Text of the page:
computer simulation techniques have been used to study the effect of gross vehicle weight and other design and operating factors on fuel consumption and fuel utilization of articulated vehicles. vehicles were classified by gross vehicle weight and body type. for each class a representative vehicle was selected and its fuel consumption and fuel utilization were calculated over a representative duty cycle. in addition, plausible modifications were made to vehicle and engine design and operating parameters. the effect of these changes was evaluated. the results show that some gross vehicle weight configurations above the present legal limit of 32.5 tonne can yield improvements in fuel efficiency provided that existing load factors are maintained. if a fleet were composed of vehicles on 5 axles at 38 or 40 tonne gross weight these fuel savings might be gained without causing additional road damage, if the fourth power law relating road damage to axle weight is applied. the use of vehicles on 4 axles at 36 tonne gross weight and on 5 axles at 44 tonne gross weight would increase road damage. single-drive configurations are 4 to 5 per cent more fuel efficient than double-drive configurations. an example of a package of possible economy measures has been shown to give 18 per cent improvement, which includes the construction of lighter tractive units and trailers, reductions in aerodynamic drag using a low governed speed engine matched to a suitable transmission and the use of a demand actuated cooling fan.(a)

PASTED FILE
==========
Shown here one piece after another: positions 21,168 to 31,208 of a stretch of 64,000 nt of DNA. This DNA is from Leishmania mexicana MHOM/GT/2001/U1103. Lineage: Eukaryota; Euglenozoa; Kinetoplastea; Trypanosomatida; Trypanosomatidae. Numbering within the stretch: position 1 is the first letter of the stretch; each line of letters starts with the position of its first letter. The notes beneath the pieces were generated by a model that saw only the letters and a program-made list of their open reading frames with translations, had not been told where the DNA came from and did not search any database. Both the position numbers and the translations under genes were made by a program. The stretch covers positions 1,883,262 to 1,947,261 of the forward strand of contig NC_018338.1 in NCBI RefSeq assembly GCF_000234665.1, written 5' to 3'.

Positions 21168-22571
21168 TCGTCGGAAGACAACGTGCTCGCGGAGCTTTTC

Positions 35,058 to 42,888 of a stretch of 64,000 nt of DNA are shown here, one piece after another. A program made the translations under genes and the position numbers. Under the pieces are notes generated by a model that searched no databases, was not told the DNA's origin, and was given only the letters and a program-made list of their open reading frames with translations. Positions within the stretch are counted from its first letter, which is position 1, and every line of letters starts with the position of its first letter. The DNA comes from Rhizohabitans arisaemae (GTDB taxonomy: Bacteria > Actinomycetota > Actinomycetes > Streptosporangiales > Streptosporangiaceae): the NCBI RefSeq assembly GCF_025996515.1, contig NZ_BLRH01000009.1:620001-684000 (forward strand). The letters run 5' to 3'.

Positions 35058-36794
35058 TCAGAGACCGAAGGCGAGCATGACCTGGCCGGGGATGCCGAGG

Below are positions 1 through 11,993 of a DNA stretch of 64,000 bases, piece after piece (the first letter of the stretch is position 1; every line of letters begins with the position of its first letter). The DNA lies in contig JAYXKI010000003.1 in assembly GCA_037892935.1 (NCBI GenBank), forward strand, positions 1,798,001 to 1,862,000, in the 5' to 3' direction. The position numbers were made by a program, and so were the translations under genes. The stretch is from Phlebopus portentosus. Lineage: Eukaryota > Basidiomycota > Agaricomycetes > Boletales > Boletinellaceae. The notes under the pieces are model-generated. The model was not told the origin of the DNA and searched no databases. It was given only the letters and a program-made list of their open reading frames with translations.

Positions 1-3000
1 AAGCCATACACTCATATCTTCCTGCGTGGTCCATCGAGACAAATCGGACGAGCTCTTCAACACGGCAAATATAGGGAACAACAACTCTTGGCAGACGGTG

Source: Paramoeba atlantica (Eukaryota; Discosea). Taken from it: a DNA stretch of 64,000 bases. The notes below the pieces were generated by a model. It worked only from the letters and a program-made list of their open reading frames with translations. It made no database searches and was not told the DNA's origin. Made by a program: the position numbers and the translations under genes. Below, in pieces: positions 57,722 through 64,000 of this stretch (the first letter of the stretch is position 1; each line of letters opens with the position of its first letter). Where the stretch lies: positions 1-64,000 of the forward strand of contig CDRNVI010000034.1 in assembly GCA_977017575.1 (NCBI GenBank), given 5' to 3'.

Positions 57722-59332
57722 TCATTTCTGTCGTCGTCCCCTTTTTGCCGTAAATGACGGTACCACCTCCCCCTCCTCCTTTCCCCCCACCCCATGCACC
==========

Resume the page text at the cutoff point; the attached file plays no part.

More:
Want to know more about this project?